Goals come in bigger chunks than what people think. For my dream of becoming a published author, I have a few milestones to hit before I think of querying that looks like this:

  1. Write 1,000,000 words (1,000K)
  2. Find a Critique Partner 
  3. Edit Major WIPs
  4. Find Beta Readers
  5. Research Publishing Companies + Agents
  6. Start Querying
  7. Write some more

See? I have at least seven huge milestones to hit before anything publishing wise could happen. Currently, I’m at the first two steps of writing and finding a critique partner–something I’ve been thinking about for a while. I’ve almost written 500K, so I’m halfway there! Albeit the fact the road seems long, I’m more confident having these tangible sections ahead of me which helps me stay motivated about my dreams. 

What following your goals can be like

Goals help you realise your dreams. If one thing isn’t working, it’s totally fine to change it up. 

Plans

And this is the smallest segment of a dream, a bite-size, if you will. Plans are the things that you can tick off each day to take a step toward your dream. 

For me, my plans are mostly hand-written and in the form of bullet journals. (I know, I just can’t seem to shut up about bullet journals.) I currently have three bujos I use for planning. 

The first one is where I write my monthly and daily schedule–a classic planner. This is where I integrate and write down tasks, check them off, track books I’ve read &c. 

The second one I have is the Goal setting journal. In Carroll’s book, The Bullet Journal Method, he introduces this method called the 5, 4, 3, 2, 1 Goals. (I strongly recommend you read the book. He explains it much better, and with actual graphics.)

Five stands for 5 years. This is the goal you’d like to achieve in 5 years, such as graduate med school, learn a language, and the likes. 

Four is 4 months. It’s a shorter frame than the first, so it might be things like finish a course/semester, apply to schools, or start a WIP. 

Three is 3 weeks. Now it’s something you can achieve this month, a mid to smaller size goal that might entail things like finish a science project, start researching your WIP, or read x-amount of books. 

Two is 2 days. It’s what you can definitely finish in this time span, which could be planning your blog post titles, scheduling for the month, or taking a test for calculus. 

One is 1 hour. I would write things like email someone, write a blog post, eat lunch, or have a bath.

In this way, I can keep track of where I am in different time segments. I also write book lists and things I want to learn in this bujo.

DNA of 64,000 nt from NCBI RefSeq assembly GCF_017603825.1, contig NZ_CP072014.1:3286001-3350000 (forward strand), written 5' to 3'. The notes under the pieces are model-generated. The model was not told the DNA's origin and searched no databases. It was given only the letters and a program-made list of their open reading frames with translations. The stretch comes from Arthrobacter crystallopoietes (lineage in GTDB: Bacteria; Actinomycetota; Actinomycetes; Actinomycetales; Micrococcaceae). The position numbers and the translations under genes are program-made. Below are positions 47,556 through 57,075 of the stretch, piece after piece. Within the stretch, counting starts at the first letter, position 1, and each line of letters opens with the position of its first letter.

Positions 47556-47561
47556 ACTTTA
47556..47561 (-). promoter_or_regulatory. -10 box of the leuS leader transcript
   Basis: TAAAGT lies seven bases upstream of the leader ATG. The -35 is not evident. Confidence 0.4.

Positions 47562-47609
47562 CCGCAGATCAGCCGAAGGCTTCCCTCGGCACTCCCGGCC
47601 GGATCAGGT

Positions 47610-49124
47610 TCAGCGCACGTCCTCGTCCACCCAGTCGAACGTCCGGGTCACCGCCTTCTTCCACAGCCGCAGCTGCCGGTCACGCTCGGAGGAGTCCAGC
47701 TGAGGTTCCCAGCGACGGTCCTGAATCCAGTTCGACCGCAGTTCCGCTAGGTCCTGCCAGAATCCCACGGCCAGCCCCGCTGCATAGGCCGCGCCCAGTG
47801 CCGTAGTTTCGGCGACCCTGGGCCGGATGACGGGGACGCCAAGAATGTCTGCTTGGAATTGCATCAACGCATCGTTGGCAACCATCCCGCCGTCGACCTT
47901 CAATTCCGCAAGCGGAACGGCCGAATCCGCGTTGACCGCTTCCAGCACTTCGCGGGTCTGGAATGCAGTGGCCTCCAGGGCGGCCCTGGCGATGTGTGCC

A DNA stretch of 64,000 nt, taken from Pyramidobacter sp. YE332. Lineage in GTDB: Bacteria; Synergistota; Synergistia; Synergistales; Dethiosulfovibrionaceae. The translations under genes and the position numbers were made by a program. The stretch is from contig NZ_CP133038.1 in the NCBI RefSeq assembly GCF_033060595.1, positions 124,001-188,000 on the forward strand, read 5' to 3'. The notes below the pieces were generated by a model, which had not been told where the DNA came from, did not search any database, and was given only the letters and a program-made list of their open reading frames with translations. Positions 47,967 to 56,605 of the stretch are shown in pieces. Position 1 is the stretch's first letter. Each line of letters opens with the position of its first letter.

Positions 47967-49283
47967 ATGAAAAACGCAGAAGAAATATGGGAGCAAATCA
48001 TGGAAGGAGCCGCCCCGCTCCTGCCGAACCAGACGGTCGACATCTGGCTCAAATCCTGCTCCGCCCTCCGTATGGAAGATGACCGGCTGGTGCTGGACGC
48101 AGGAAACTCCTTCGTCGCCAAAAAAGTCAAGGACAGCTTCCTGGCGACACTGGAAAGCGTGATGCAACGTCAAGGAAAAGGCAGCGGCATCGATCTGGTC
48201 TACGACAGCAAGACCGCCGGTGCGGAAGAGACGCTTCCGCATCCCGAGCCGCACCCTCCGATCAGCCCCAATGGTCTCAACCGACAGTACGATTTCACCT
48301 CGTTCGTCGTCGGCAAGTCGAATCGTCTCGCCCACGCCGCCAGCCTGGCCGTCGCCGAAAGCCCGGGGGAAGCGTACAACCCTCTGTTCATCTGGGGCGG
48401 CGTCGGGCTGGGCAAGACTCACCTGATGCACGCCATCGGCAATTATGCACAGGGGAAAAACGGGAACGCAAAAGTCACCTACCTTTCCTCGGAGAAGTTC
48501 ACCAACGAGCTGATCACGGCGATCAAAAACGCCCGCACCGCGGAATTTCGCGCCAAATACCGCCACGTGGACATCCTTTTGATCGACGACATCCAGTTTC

The third bujo I have is my own invention. It’s my brainstorm notes. This is where I write down projects and other ideas I want to bring into the world like Reinventing my Japanese blog (which I did) and Rethinking my Reading Ethics (more on this the coming weeks). 

Here, I log all the ideas I have for these projects with the 5W1H, then proceed to break them down into achievable steps I can take, as well as reason out why I want to do this in the first place…

Example:

TitleThe Ramen Campaign
WhoMe and my family
WhatEat instant ramen from different brands
WhenJanuary 2021
WhereAt home
WhyTo see how many ramen brands we can consume in a month
HowEat ramen once a day (31 days=31 brands)

Steps to Take

・Make a list of all the ramen brands sold at the store

・Buy ramen at the beginning of the week

・Eat ramen for lunch everyday

・Keep track of ramen consumed and the brand

Now you know how ramen-obsessed I am

I know, that’s a silly example, but that’s what some of the project ideas could look like. By going a step deeper and figuring out why we’re doing what we’re doing, we can take a purposeful step towards our dreams. 

So that’s the gist of my dreams, goals, and plans creation process. The last thing I want to say is, at the end of the day, what matters isn’t your plans, goals, or *gasp* dreams. It’s where God wants you to be and the plan He has for you. 

2020 knocked me out in terms of many things, but reviewing my goals showed me how much I did get done. Letting go of the dreams I had for so long and trusting God relieved me of the pressure, “I have to do it by myself.” 

I don’t know what  2021 brings me, but with my dreams, goals, and plans, I pray that I can move forward to embrace the plan God  has for me. 

What do you think 2021 will be like for you? Do you make goals or plans at the beginning of the year? What are some of your goal-setting processes? Let me know in the comments below; I’d love to chat with you!